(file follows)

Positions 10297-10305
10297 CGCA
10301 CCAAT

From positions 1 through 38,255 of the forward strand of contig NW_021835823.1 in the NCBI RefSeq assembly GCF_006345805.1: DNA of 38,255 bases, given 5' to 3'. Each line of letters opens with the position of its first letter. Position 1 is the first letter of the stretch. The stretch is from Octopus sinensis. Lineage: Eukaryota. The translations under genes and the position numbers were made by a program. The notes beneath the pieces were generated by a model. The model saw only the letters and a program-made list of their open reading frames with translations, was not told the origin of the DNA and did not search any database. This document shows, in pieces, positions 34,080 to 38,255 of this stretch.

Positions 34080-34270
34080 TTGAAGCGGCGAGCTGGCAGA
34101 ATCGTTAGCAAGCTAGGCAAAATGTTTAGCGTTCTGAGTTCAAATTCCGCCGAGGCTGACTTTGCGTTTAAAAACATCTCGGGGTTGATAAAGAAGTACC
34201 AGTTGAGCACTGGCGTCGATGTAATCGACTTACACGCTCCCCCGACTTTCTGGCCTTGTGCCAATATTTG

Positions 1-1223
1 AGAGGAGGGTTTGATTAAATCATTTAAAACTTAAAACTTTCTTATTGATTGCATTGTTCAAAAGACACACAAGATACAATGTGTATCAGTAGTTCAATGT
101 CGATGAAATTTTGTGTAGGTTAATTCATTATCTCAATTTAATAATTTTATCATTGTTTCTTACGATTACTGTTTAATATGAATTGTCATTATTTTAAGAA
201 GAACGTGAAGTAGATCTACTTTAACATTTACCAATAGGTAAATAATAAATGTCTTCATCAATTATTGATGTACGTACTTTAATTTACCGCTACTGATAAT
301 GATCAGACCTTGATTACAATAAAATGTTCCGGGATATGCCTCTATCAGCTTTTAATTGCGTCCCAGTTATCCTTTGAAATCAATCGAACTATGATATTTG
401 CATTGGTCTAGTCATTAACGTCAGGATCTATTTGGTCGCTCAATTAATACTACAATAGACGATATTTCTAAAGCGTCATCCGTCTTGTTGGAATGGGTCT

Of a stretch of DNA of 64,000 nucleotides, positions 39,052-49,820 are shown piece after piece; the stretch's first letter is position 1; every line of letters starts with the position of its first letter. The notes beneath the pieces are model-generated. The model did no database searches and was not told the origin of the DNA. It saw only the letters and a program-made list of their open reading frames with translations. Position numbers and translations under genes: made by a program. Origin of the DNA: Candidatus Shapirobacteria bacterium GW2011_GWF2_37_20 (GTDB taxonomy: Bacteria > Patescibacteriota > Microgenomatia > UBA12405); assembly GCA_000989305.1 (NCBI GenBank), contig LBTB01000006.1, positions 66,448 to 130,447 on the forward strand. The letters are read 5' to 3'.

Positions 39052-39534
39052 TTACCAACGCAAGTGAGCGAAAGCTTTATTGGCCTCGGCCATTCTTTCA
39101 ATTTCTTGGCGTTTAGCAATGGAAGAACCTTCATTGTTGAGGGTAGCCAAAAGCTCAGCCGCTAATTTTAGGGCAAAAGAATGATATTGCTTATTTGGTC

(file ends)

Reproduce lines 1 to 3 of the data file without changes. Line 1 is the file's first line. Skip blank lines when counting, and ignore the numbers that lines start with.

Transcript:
Positions 10297-10305
10297 CGCA
10301 CCAAT